I’ve been reading this book, One Thousand Gifts, by Ann Voskamp. I’m only to page 73, but it has already taught me so much. Ann was challenged to list 1,000 things she was thankful for, and in the process she learned how thanksgiving, eucharisteo in the Greek,  is so essential to our joy (the derivative for joy, chara, is even found in the word eucharisteo), how we may be saved without it, but we’ll never experience abundant life unless we learn to embrace it. Writing down all the little blessings she would normally have ignored was a way to profess her thankfulness and name her joy, helping her really learn the lifestyle of thankfulness. Even in the bleak times, joy can be found so long as you can humble yourself and be thankful, for we are children of the King, and we are always blessed.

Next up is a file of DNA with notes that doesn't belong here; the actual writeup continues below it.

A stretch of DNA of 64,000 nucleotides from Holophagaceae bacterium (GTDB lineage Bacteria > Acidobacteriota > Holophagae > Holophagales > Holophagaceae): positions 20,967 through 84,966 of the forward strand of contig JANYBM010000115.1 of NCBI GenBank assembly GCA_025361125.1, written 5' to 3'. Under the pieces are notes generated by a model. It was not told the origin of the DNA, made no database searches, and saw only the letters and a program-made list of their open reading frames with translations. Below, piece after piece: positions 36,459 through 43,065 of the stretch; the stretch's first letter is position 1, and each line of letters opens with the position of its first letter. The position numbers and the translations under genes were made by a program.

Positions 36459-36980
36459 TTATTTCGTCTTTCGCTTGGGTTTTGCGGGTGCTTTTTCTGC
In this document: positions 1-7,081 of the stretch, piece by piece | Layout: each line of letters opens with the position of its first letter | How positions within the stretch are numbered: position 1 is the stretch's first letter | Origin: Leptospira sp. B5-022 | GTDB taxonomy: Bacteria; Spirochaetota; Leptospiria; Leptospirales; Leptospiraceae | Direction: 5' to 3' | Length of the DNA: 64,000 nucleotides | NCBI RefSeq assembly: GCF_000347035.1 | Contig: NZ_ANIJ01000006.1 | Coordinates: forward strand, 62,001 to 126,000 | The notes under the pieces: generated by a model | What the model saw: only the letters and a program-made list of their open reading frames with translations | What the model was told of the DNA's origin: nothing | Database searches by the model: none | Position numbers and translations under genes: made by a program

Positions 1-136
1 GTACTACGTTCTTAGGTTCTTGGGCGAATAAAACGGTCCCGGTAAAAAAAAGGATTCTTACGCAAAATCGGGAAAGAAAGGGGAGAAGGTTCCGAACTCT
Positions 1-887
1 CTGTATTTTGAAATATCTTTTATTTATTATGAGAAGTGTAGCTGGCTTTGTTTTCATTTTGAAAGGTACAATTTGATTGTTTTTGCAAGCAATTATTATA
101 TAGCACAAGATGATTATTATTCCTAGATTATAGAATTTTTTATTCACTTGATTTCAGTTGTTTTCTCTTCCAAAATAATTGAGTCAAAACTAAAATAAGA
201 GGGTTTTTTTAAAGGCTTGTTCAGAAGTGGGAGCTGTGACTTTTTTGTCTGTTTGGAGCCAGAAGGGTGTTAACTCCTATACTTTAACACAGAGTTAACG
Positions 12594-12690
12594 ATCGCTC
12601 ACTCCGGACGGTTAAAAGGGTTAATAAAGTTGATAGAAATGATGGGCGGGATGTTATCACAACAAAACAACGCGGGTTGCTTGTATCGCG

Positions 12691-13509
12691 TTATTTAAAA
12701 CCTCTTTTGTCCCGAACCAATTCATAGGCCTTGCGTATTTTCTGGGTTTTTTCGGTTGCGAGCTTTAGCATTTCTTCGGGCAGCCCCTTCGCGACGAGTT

I want to learn this too, and so I decided to start my own list. I’m on day two of my “Gift List,” and I just thought I’d share a few of them with you. Because I am thankful for you too, my friends. You are most certainly on my list. I’m finding that every time I add something to the list, it makes me a little more heedful of what’s around me.

#53: A baby that smiles at me over her mother’s shoulder. (Lord, thank you for new life, fresh and curious. Thank you that I am new too.) #54: Rosemary’s wrinkled, beautiful hands. (Father, thank you for my unexpected friend, and thank you for her hard-earned wisdom.) #55: A text from Tyler, simply reading “I love you.”. (I don’t deserve such a loving man, Lord. Thank you for the grace that gave me my marriage. I am so humbled. I am so grateful.)

I want to learn this practice now, while I’m in a bountiful season, so that when the storms come again I may weather them a little better than before.